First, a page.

My roast Slaney Valley rack of lamb with sun-dried-tomato-stuffed shoulder, pan-fried sweetbreads and baby carrots in a mint jus, was a delirium of sheepish bliss, cooked three ways. The two racks of lamb had such a delicate texture, it hardly seemed possible they'd been subjected to anything as vulgar as flames. The roundel of sliced lamb shoulder, stuffed with tomato, was a pungent country cousin, while a lump of pan-fried sweetbread offered a further contrast in texture. This was an inspired dish, into which a lot of creative thinking had gone.

We were too stuffed to eat another thing, but ordered a preserved-ginger crème brûlée for the hell of it. It came with almond biscotti and a lump of crystallised ginger and was yummy, the ginger bringing a touch of exotic to an over-familiar pudding.

Not everything is right about Town: the cellar is glum, the exposed wires off-putting and the sorbet needs a rethink. But I left feeling nothing but admiration for Mssrs Garner and Ryan. I expect Mr Springsteen is writing a song about them ("Eating in the Dark"?) even as I speak.

Town Bar and Grill, 21 Kildare Street, Dublin, Republic of Ireland (00 353 1 662 4724)

Food 4 stars
Ambience 3 stars
Service 5 stars

About €150 (£120) for two, with wine

Tipping policy

"Service charge is 12.5 per cent for tables of 5 people and over; for tables of 4 and under there is no service charge. 100 per cent of the service charge and tips go to the staff"

Side orders: Dublin delights

By Madeleine Lim

L'Gueuleton

Expect to have to queue at this fashionable French bistro; main courses include chargrilled cornfed chicken, with shallot tarte tatin, rocket and Parmesan (€18.50).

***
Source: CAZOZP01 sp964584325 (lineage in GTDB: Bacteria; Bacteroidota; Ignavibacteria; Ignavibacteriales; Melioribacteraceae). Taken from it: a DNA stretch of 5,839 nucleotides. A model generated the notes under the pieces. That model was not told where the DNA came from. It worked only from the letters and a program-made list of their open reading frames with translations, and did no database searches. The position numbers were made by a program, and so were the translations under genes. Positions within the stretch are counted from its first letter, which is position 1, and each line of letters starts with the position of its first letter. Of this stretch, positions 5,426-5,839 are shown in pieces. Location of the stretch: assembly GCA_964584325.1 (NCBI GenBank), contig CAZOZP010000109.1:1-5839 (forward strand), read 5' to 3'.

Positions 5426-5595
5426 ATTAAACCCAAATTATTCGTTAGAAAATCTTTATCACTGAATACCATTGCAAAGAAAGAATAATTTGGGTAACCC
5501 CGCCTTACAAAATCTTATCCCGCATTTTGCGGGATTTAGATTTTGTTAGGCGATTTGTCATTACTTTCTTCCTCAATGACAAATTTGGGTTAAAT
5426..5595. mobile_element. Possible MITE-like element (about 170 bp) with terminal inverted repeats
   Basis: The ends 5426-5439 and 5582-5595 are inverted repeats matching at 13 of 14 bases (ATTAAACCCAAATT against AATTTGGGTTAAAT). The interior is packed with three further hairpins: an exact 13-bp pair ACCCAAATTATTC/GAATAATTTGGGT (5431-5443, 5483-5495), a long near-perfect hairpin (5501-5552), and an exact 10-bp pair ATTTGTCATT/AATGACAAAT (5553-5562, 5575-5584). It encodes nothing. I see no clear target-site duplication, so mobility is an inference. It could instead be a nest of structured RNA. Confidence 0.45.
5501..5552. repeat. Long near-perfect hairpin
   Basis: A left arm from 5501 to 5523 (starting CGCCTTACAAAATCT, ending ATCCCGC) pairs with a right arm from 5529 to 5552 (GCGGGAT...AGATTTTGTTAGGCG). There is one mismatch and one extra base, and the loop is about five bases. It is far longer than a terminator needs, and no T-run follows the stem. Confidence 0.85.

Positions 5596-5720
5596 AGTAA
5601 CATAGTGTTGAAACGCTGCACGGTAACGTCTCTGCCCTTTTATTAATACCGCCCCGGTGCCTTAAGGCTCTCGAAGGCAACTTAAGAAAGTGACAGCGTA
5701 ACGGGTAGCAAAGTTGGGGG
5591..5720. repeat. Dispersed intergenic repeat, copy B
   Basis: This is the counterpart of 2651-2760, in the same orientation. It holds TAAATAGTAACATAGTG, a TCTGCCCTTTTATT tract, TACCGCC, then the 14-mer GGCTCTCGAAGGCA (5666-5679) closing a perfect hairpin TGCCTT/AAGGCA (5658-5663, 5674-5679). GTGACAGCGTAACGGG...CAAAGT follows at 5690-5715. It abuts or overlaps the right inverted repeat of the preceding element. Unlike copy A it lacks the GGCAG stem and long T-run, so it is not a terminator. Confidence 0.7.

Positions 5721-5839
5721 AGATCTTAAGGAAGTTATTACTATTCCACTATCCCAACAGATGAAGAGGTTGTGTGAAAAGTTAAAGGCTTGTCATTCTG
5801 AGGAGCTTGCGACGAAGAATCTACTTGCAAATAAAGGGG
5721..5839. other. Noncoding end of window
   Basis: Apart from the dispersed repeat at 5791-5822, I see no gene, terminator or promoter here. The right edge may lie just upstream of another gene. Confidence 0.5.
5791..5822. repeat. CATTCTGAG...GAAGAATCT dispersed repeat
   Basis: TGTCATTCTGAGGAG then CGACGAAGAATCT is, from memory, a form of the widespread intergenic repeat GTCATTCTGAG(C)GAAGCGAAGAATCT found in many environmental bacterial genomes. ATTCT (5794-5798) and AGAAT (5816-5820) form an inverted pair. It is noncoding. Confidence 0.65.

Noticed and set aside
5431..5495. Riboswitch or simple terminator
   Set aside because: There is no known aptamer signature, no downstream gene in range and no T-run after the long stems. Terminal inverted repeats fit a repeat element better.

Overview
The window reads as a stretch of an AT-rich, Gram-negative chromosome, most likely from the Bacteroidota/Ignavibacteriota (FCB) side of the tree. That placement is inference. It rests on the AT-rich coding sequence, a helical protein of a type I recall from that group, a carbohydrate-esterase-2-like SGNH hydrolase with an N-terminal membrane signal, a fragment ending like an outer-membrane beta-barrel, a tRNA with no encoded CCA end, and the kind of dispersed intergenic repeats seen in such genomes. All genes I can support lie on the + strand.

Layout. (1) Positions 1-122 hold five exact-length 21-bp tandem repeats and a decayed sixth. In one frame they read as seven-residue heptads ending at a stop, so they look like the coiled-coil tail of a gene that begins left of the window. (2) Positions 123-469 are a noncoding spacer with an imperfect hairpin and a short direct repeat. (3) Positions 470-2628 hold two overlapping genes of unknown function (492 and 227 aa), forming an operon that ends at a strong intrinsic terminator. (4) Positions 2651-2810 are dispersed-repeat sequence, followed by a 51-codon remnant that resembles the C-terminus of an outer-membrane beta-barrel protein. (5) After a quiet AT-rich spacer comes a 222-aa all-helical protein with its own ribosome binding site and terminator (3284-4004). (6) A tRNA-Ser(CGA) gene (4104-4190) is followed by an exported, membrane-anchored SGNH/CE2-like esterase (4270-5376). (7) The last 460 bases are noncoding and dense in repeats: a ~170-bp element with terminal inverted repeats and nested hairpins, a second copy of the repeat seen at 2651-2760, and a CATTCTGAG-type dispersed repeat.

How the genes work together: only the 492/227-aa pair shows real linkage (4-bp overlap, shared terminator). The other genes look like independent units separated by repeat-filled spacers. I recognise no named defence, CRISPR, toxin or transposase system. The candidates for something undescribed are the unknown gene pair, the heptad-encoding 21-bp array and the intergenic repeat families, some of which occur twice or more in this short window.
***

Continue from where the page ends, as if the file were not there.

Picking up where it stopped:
No 1 Fade Street, South Dublin Centre (00 353 1 675 3708)

The Saddle Room

The Irish-American chef John Mooney serves impeccable steaks alongside oyster and seafood platters at the luxurious and now newly refurbished Shelbourne Hotel.

27 St Stephen's Green (00 353 1 663 4500)

The Winding Stair

This bookshop and café recently won a Michelin Bib Gourmand for good value; main courses include corned beef with crispy cabbage, horseradish mash and mustard sauce (costs €21.95).

40 Ormond Quay (00 353 1 872 7320)

Bentley's Town House

Try a glass of champagne with a tempura of oysters in honey and black pepper at the acclaimed chef Richard Corrigan's new brasserie in a Georgian terrace.

22 St Stephen's Green (00 353 1 638 3939)

Suggested Topics
Life and Style
ebookNow available in paperback
ebooks
ebookA delicious collection of 50 meaty main courses
Latest stories from i100
Have you tried new the Independent Digital Edition apps?
SPONSORED FEATURES
Independent Dating
and  

By clicking 'Search' you
are agreeing to our
Terms of Use.

ES Rentals

    iJobs Job Widget
    iJobs Food & Drink

    Recruitment Genius: Personal Trainer / PT - OTE £32,000 Uncapped

    £22000 - £32000 per annum: Recruitment Genius: The fastest growing fitness cha...

    Recruitment Genius: Membership Sales Advisor - OTE £10,000 Uncapped - Part Time

    £7500 - £10000 per annum: Recruitment Genius: The fastest growing fitness chai...

    Guru Careers: Marketing Executive / Digital Marketing Executive

    COMPETITIVE: Guru Careers: A Marketing / Digital Marketing Executive (CRM, Eve...

    Recruitment Genius: Receptionist / Sales / Customer Service Assistant

    £8 per hour: Recruitment Genius: The role is likely to be 4on 4 off, days and ...

    Day In a Page

    The long walk west: they fled war in Syria, only to get held up in Hungary – now hundreds of refugees have set off on foot for Austria